I have always been a "control-freak"...I like things done a certain way and done on schedule (you should see the lists that I can create AND they are all over the house). I like to know that my children are doing well in school, making friends, not embarrassing themselves (or me), and being polite and well-mannered. If you are like me and have a teenager yourself, you must know how frustrating this time can be for both yourself and your teen, who is now trying to become more independent of your "control". This is natural and eventually a desirable goal; however, it can be quite painful if you are both vying for "control" of his/her life. This is a great book for you to read.

In keeping with the theme, not only are my sons growing up and seeking independence from my control, but it seems that lately I can't even control things in my own life. There are many people leaving this summer and the whole dynamics of what I have gotten used to are going to change once again. We really thought that we would be in Pokhara by now, with a plane, and building a hangar. And I really thought that I would be able to speak the Nepali language by now. So, this morning, after a few days of feeling "out of control", and after telling God that He really needed to take control of things because it was just too hard for me,
I opened my Bible and here is what I read...
Psalms 81:6, 7

He says, "I removed the burden from their shoulders;
their hands were set free from the basket.
In your distress you called and I rescued you,
I answered you out of a thundercloud;
I tested you at the waters of Meribah." - Selah

A few weeks ago, I shared with you about how I felt like the Israelites who were wandering in the desert. And now, again, God has used another passage about the Israelites to show me that He is in control and all I need to do is to "lose control" and let Him release those burdens from my shoulders; to "set free my hands from the basket"...and you know what?...I just might "like it".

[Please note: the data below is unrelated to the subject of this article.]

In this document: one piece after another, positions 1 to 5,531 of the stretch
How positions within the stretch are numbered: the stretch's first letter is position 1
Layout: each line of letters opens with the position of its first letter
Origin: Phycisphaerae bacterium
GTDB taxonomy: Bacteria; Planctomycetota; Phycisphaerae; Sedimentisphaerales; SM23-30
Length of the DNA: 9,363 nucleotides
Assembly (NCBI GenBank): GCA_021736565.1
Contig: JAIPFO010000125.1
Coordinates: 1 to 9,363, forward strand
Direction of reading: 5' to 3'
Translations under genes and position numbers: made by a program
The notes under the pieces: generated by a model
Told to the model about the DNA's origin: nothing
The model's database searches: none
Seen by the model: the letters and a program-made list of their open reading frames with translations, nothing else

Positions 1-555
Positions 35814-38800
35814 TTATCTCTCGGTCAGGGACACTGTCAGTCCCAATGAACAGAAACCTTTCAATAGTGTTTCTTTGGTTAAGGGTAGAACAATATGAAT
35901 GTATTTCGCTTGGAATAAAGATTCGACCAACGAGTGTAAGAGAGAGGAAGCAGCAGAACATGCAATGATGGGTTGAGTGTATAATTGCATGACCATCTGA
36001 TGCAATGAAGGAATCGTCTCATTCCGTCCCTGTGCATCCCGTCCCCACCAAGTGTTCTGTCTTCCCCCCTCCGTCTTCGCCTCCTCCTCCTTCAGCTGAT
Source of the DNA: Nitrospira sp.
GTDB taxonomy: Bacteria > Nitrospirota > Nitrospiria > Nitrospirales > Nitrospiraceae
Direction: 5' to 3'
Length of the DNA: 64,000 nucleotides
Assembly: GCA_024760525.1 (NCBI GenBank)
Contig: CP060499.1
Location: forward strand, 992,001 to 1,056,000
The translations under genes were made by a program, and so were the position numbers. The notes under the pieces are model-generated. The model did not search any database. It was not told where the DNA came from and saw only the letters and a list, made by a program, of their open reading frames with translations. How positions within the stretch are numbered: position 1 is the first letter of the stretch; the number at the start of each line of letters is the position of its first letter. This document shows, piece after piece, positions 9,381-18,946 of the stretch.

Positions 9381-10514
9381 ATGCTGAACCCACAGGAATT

By they way, I would've loved to have posted the front cover of this book here in this post for you, but I don't know how to do that or know if it is even possible. Can anyone help me with this?

Saturday, May 9, 2009

Mugu, Northwestern Nepal

A village in the Mugu District of Nepal

We are now going to "trek" on over to the next district east of Humla where we just learned a little bit about Simikot (see previous blog entry). Ground transportation to the Mugu District of Nepal is relatively simple. From Surkhet ( the nearest, sizable town), head north up the Karnali Highway. If it’s the dry season it should take you about 52 hours to cover the 57 miles to Jumla, which lies just south of the Mugu District and is the end of the road. The trail head to Mugu starts from Jumla. You can then trek 4-5 hours a day and within another three to four days you should arrive in Mugu.

Mugu airstrip, named after the Mugu district, lies within the boundary of Rara National Park, and is located near to the district headquarters of Gamgadi. Mugu district was the site of intense combat during the 10 year civil war. Since the country is no longer at war, the 31,000 residents of this district have other struggles. Education, health care and communications are daily challenges. Mugu often faces a food production deficit which has been compounded in recent years due to drought. Literacy rates in the district are among the lowest in Nepal, particularly among women.

Since the government built an airstrip at Mugu, most travelers opt for the 45 minute flight rather than endure the five days of travel by land. While there is another operator that operates aircraft to Mugu, flights are often irregular and passengers, all too often, are bumped. MAF plans to collaborate with like-minded organizations in the Mugu district to improve the lives of the villagers here, aiding in community development projects, health projects, medical emergency flights, and affordable transportation for the local population.

Please pray with us that as we move through the approval process, we would be sensitive to the Lord’s leading and that we would be faithful to take advantage of every opportunity.

This is a Youtube link for another operator landing at Mugu: http://www.youtube.com/watch?v=yhZhfNAgGC8&feature=related